When I began my board journey, I didn’t consider the importance of diversifying my board portfolio. A board portfolio is the different boards you lead and serve. Similar to your investment portfolio, you should be strategic in developing your board portfolio. It should reflect your risk profile and the stage of your board career. Additionally, you should regularly monitor and review your board portfolio to ensure you are getting a positive return.

When thinking of diversifying your board portfolio, here are three critical areas for consideration:

  1. Consider the Evolution of Your Board Journey

To evaluate the evolution of your board journey, first, consider the size and stage of the boards you serve. For example, if you join the board of an emerging company, the director’s role is often a value-add role that is hands-on. As the company matures, your board expectation will evolve to more of an oversight role. To better understand your role and responsibilities as a board member refer to this guide called “Directors and Officers in Canada” a concise and informative resource. After reviewing core company law concepts— notably fiduciary duties, the duty of care, reasonable diligence and good faith reliance—this publication considers potential liabilities in tort and extra-contractual liability, as well as directors’ duties in areas such as employment law, environmental law and taxation.

Second, it is essential to understand consider the time commitment required for a board. Each board you serve on will go through different stages, including emerging, growth, transformation, downsizing and possibly restructuring. Each stage requires various time commitments.

Third, understand the different governance issues the company will face during your board tenure to add to your board experience. Some governance issues that you might encounter as a board member include CEO succession/development, M&A transaction, IPO, significant investments and disruptions in the industry.

Fourth, understand that your board service varies depending on the challenges/opportunities the company faces.

Finally, as your board journey matures, consider taking on board leadership roles. As you gain experience, you may consider stepping up in your board leadership roles as a Committee Chair. As a Chair, you learn to generate dialogue on the committee and facilitate informed decision-making. Both experiences are invaluable in advancing your skills as a board member and in diversifying your board experience.

  1. Consider Going Outside Your Comfort Zone

When looking to go outside of your comfort zone, ask yourself the following questions:

First, have you thought about diversifying your board portfolio by joining boards that are in new industries or sectors? While these boards may present some level of risk, they may also offer an exciting opportunity to expand your skillset. For example, I joined the Canadian Medical cannabis company board; MedReleaf went public in 2017 and was acquired in 2018 by Aurora (TSX-ACB). I was considered for this board because of my financial, public company, retail/consumer and regulated industry expertise. For me, joining MedReleaf offered an opportunity to apply my learnings from other industries to the emerging cannabis sector.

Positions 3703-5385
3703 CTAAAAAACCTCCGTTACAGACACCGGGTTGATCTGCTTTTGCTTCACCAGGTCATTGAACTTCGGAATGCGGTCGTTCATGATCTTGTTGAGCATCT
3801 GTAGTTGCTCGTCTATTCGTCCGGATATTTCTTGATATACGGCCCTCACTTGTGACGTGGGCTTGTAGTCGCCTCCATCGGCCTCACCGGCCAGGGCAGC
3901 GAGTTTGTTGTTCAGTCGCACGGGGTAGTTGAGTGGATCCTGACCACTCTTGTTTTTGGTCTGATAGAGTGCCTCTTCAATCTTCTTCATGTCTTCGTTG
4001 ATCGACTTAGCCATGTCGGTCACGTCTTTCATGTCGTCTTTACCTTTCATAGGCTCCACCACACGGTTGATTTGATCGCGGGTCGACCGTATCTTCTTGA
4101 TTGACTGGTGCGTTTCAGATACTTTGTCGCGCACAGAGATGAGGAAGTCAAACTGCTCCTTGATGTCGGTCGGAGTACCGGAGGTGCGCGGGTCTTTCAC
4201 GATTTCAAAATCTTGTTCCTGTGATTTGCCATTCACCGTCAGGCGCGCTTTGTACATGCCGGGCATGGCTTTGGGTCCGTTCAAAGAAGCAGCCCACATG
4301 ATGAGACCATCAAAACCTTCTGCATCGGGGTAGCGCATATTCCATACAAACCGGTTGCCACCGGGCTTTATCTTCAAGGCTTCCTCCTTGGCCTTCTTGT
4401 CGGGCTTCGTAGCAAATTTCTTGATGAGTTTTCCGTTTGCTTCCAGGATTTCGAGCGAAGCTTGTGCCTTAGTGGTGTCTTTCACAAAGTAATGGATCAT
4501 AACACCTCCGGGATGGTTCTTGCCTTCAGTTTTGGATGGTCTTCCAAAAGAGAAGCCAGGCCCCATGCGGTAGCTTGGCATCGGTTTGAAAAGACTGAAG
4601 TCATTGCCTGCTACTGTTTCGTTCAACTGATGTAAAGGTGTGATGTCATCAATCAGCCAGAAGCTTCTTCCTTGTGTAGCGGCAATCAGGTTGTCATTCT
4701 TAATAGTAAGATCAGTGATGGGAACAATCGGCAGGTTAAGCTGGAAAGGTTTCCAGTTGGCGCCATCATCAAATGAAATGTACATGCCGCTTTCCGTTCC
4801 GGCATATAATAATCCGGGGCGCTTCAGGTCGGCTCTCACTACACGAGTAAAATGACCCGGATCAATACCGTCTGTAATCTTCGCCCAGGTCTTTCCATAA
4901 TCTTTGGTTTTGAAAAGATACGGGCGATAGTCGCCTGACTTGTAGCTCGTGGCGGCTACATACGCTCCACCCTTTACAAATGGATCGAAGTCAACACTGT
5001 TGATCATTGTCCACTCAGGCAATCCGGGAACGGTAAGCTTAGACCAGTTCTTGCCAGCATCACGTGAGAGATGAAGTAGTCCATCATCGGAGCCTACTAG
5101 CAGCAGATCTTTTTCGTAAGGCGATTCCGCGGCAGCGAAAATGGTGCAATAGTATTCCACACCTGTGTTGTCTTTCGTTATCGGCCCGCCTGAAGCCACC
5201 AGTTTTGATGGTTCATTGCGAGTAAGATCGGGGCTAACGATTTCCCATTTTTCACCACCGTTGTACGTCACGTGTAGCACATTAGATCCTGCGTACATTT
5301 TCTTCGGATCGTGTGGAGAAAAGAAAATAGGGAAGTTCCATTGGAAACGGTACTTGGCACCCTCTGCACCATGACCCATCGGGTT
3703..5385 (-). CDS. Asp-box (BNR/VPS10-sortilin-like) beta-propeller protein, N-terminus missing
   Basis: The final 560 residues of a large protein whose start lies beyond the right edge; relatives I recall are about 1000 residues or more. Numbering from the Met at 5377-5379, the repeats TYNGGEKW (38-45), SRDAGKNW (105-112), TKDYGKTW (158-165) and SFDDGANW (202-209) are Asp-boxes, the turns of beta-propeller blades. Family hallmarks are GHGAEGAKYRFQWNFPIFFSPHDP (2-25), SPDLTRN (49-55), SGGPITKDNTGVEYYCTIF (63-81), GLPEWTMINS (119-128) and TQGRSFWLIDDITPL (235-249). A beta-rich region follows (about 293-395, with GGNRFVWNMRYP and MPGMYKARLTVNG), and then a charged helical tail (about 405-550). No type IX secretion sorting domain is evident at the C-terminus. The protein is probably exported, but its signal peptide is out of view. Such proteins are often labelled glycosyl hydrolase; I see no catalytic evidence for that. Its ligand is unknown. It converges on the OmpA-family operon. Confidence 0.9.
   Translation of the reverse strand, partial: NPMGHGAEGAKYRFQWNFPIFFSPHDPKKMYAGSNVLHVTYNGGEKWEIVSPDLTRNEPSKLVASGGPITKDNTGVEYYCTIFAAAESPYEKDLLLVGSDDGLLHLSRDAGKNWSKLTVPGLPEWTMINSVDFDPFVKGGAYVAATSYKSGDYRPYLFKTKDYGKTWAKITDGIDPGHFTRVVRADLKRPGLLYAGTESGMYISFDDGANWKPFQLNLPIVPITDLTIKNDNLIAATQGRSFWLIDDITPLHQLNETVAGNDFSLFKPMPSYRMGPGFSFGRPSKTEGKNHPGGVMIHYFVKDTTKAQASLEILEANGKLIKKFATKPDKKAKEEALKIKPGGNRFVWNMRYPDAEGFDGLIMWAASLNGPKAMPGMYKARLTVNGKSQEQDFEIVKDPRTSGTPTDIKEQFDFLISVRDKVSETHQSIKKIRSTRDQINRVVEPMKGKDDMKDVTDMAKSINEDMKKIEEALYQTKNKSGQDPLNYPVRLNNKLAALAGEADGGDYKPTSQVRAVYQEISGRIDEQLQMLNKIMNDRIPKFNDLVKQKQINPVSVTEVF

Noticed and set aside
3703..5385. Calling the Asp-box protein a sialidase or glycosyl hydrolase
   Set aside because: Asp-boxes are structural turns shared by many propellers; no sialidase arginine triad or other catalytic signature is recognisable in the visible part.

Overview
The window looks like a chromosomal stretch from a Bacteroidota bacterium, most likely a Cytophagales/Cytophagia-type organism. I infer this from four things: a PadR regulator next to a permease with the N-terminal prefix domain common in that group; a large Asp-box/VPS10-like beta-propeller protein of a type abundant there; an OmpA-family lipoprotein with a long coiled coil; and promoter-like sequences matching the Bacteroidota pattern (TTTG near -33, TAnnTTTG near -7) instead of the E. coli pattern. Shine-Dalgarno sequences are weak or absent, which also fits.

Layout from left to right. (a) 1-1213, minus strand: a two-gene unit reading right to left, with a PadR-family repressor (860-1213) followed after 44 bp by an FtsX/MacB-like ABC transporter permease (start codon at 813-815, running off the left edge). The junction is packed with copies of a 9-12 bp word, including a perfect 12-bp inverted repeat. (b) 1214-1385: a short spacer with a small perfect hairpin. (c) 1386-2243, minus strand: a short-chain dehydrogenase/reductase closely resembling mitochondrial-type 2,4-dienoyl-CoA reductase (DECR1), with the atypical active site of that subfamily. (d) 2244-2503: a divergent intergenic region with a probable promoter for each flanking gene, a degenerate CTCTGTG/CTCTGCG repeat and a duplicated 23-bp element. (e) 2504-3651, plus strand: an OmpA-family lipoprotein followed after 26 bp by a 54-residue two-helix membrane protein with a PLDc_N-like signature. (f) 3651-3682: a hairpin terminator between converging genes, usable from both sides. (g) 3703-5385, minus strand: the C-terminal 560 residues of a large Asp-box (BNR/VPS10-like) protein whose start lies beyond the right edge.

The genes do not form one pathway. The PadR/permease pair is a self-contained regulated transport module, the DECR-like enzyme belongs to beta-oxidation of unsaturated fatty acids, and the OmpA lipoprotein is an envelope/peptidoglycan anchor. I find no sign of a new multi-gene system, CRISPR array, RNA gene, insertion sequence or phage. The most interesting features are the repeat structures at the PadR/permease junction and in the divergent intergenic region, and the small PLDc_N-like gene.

Second, have you considered joining a new committee? In my case, I am usually asked to join an Audit Committee because of my financial expertise. However, sometimes it is valuable to venture outside your comfort zone and serve on a committee that presents a learning opportunity. Your board governance experience and fresh perspectives may prove to be an asset to the committee. Branching out and joining a new committee can also open the doors to other opportunities. For example, a Special Committee (SC) comprised of independent board members is formed to address the company’s unique issues. The SC issues may include a CEO search, a significant transaction or a particular investigation. Such experiences provide unique and challenging opportunities to learn new skills that will improve your governance abilities.

Third, when is the last time you took risks or challenged yourself regarding your board portfolio?

Finally, are you ready to meet new people outside of your current network? I have joined boards where I was the “outsider” to the existing board and had to earn the trust and credibility of my colleagues. It takes time, and you need to show up, be prepared, listen and ask questions. While intimidating at first, expanding your network provides the opportunity to learn from others with different industry experiences.

  1. Other Issues to Consider When Diversifying Your Board Portfolio

The corporate calendar and the fiscal year-end are critical considerations when taking on new board opportunities. If you have several corporate boards you serve with a fiscal year-end of December 31st; you may experience conflicting demands regarding your time and schedule. As many of us know, fiscal year-end presents a demanding financial reporting period.

As you diversify your board portfolio, consider your board compensation. As a Corporate Director, your board compensation will vary depending on the size and stage of the company. Here is an excellent resource on board compensation: https://bit.ly/3h7NH32

The type of board compensation is a final consideration. Are you prepared to receive 100% equity based in the form of Deferred Share Units (DSUs), or would you prefer a mix of cash and equity? Your board compensation may also depend on the committees you serve on and whether you chair the board or a committee.

As you consider new board opportunities, it is essential to consider diversifying one’s board portfolio. Otherwise, why join a new board?